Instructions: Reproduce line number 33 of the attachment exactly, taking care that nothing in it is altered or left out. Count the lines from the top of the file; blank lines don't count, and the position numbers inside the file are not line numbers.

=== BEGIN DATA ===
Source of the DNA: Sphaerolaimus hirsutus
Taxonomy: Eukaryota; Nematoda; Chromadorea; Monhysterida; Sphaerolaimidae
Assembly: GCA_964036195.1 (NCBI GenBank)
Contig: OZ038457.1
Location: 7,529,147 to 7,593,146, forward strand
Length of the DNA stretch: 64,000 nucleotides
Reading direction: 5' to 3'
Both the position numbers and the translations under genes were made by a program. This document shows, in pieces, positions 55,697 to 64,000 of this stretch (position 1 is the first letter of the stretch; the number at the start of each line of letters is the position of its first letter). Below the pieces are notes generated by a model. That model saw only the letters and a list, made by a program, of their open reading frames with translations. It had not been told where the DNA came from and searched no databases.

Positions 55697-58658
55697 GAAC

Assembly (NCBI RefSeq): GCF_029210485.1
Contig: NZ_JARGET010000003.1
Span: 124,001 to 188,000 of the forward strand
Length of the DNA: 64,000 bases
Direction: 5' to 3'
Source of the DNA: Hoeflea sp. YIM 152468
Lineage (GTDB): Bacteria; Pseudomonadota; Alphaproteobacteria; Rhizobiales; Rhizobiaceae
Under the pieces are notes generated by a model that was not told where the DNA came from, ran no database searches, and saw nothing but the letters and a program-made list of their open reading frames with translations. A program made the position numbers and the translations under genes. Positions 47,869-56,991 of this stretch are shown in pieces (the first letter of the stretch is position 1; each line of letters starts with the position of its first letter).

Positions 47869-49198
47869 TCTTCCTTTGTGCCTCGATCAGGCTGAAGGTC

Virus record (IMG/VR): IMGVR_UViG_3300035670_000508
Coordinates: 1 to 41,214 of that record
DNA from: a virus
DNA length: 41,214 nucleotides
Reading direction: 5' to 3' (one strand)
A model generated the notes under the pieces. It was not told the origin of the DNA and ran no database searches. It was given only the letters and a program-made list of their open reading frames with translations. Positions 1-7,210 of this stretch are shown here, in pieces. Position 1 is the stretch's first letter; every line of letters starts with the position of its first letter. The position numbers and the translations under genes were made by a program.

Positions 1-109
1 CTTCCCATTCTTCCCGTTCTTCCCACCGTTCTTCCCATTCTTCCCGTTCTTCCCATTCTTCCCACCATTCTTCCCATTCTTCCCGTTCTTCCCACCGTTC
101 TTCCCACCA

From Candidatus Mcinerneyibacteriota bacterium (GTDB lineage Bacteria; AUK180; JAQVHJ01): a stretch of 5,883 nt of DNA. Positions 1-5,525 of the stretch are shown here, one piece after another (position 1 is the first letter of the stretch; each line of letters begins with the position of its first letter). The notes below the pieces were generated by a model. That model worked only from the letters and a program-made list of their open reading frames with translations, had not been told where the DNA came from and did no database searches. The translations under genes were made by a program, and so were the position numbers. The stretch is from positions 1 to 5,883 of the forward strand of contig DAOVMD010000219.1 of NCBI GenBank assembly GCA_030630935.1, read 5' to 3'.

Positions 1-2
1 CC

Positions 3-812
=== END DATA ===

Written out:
Positions 3-812